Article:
UA Scientist Is Building a Better Pecan Pie
With a group of fertilizers known as chelates, zinc levels can be managed in pecan trees — and that's good news for Arizona growers.
Sunlight cuts through the rows of trees that make up the pecan groves just south of Tucson. It’s not yet Thanksgiving, but harvesting has already begun. Thanks to El Niño, farmers are expecting early and substantial rains — conditions ill-suited for gathering nuts once they have been shaken from the trees.
Native to the Mississippi River Valley, pecan trees enjoy that area’s acidic soil, but they also are vulnerable to fungal diseases given the locale’s relatively high humidity. In Arizona, pecans thrive as long as they get the right amount of water and the proper diet, one that includes zinc. Arizona is the fourth-largest producer of pecans in the United States.
"They really love sunlight," says James Walworth, professor of soil science at the University of Arizona. "The more sunlight the better. They perform beautifully in the desert if they’re given the right amount of water and if they’re fertilized properly, particularly with zinc. And if you do all that, the yields will typically be about twice as high as they are in more humid areas."
Walworth has been studying zinc’s effect on pecans for about a decade, so he knows firsthand how important the mineral is to the tree.
There are two ways to manage zinc levels in pecan trees, he says.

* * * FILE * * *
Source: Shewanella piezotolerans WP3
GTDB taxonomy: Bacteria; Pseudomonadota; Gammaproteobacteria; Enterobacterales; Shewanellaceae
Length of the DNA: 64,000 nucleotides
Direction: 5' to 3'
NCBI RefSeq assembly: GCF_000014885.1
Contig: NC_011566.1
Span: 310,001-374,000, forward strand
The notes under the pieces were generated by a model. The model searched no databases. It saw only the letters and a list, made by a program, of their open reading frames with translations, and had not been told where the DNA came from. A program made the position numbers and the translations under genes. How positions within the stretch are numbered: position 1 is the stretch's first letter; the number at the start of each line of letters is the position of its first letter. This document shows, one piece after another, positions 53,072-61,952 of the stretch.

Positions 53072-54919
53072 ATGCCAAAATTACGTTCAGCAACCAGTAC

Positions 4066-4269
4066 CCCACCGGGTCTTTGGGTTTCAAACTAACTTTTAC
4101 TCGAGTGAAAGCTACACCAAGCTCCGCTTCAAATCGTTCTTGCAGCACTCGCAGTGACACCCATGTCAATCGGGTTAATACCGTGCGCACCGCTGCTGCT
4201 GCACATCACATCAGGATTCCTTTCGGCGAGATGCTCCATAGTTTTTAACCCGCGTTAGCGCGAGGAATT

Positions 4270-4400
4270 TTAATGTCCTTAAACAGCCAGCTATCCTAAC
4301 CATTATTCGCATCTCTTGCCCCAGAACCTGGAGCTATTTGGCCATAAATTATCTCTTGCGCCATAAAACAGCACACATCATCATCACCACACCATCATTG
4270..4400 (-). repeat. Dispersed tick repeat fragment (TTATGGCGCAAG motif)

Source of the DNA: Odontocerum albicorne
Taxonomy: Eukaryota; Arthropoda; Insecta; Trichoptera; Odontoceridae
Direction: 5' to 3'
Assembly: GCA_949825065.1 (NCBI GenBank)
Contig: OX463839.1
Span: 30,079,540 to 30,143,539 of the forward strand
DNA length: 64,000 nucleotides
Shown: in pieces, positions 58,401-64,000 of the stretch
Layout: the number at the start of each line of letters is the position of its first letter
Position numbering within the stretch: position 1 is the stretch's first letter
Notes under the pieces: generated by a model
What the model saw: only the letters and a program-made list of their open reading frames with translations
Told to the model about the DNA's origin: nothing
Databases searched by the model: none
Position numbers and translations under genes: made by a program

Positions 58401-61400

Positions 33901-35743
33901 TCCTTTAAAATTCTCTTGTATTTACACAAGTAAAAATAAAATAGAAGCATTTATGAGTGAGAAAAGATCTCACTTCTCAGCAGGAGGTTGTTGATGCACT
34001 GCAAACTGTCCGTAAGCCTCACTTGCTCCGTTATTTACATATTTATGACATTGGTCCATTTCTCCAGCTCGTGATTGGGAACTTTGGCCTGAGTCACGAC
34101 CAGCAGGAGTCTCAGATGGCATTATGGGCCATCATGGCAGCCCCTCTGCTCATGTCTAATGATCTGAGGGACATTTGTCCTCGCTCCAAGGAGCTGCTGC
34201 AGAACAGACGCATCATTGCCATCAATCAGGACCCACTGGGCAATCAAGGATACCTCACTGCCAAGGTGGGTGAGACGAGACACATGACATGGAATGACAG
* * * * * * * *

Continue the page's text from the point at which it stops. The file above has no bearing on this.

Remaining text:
The first is amending Arizona's soil to increase its acidity. "Low-acid soils tend to have plenty of zinc, but nonadapted plants don’t know how to get it out of the soil," Walworth says. However, amending the soil is costly.
The second involves fertilization through the surrounding soil or through the leaves, the latter known as foliar fertilization, where growers spray zinc directly on the leaves. Though effective, foliar fertilization can be spotty or uneven. What’s more, when new foliage appears, it has not yet been fertilized, so spraying must be repeated often.
"In pecan orchards, they’ll spray anywhere from four to 13 times per season to get zinc onto the new foliage," Walworth says. "It’s expensive. There’s equipment, labor, materials and soil compaction from driving through the orchard, and that’s been the standard method for the last 60 or 70 years."
So Walworth began looking for better a better way to fertilize the trees through soil applications and has since focused on a group of fertilizers known as chelates, organic molecules that grab hold of a metal and allow the plant to take it up more easily.
Now growers can use their pressurized irrigation systems to fertilize, or fertigate, their pecan groves with zinc chelates.
"The systems are set up to inject other nutrients as well, so it’s very simple to do this with zinc, too," Walworth says. "We’ve been really successful injecting zinc chelate into the microsprinkler systems. Now all of the orchards with pressurized irrigation systems are injecting zinc chelate with the exception of the organic producers."
Walworth is looking into the optimal amount of zinc that pecan trees need to thrive here.
"Growers ask me how much they should or can put on, and I don’t really have an answer tor that yet," Walworth says. "We know it works, we know it’s effective, growers are doing it, but there’s still a bit of guesswork left."
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University of Arizona in the News